The Southeast annual biodynamic event went off without ahitch as once again our log cabin became transformed into a conference center. About 150 folks roam about for a few days of fun and feasting, most of themcamping in the field. Speakers came from as far away as Oregon and Costa Rica,along with a good representation from our more nearby states.
Resilience and restoration were the themes this year. Fridayafternoon saw us touring the farm to look at the gardens and the cows. Aspecial treat was opening up the beehive and getting to taste the honey.
Phillip Lyvers had the floor after the evening banquet. Hegrew up poor, on poor soil, and did not see the soil restore itself properlyuntil he began using the biodynamic method. His farm is unusual, as it is aconfinement hog operation with commercial corn and soy beans also using soundorganic principles.
Saturday was busy. The lectures ran all day, touching onhomeopathy, permaculture, composting, nutrition, soil restoration andgardening. We stuffed cow horns and made chamomile sausages, along with a batchof barrel compost.
Fiddles accompanied lunch, and children ran around having ablast. Another farm tour happened in the afternoon, making it back in time forthe dinner circle. The weather was perfect and a sense of community envelopedus.
After another great supper a lively talent show entertainedthe crowd, with a big bonfire for the background. Then the barn danced the restof the night away.
On Sunday we read and discussed the beginning of lecture IIof the Agriculture Course. As wetried to understand the difference between influences and forces, lectures weregiven in German, a much different language than English. They put wordstogether more than we do, and we really don’t have adequate phrases to explainwhat they mean.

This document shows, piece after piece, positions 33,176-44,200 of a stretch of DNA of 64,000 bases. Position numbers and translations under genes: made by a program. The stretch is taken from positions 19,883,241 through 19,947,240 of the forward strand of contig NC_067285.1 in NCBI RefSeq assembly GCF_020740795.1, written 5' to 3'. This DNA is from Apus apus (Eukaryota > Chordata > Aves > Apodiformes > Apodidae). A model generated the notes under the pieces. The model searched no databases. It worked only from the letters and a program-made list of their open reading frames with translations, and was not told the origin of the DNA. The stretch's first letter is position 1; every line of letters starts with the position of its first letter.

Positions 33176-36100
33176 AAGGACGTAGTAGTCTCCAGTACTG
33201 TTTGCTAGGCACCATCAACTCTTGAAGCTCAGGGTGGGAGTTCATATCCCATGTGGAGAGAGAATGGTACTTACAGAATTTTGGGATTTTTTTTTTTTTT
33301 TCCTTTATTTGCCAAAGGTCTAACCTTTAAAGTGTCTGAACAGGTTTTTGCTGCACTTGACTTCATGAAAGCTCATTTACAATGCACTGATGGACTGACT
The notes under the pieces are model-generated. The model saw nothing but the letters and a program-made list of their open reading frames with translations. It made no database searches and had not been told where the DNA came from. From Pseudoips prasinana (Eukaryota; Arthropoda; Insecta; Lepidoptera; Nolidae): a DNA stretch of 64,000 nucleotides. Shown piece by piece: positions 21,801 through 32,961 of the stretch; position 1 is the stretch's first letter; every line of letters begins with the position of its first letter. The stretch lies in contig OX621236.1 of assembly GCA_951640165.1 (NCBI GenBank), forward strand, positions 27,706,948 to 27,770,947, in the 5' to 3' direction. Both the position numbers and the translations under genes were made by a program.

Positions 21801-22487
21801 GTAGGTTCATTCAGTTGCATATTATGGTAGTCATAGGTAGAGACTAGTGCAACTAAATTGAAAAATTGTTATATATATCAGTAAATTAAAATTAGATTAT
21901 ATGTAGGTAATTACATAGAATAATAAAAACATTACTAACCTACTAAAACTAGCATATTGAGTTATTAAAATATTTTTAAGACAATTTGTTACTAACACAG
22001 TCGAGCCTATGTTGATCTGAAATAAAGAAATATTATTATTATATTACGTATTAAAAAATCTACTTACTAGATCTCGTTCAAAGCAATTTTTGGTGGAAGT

A final farm tour rounded out Sunday, and I was ready for anearly bed time. But a consultation kept me interested and up for an extra fewhours. Monday morning arrived and soon the van was full of vegetables and Iheaded to Nashville.
It was there while at a meeting at Vanderbilt that I heard that our grant was accepted. It means a lot of work for me. I’m humbled and grateful for all the support this community has given for what we do.
After a full day of consulting on Tuesday, I came home toget the place ready for 18 third graders who stayed with us for three days.That was a huge amount of fun, noise and cooking, campfires and creek time wereenjoyed, and a bit of farm work happened, too.
The opportunities for small farmers have never been so good.Nashville wants local food. I was surprised to learn Red Boiling Springs hasanother threat of chicken houses again. A visit to Hermitage Springs will letyou know what this would smell like.
A big thank you to all of the cooks, dishwashers, vendorsand speakers who inspired the conference. And an even bigger thank you toeveryone supporting good smelling agriculture.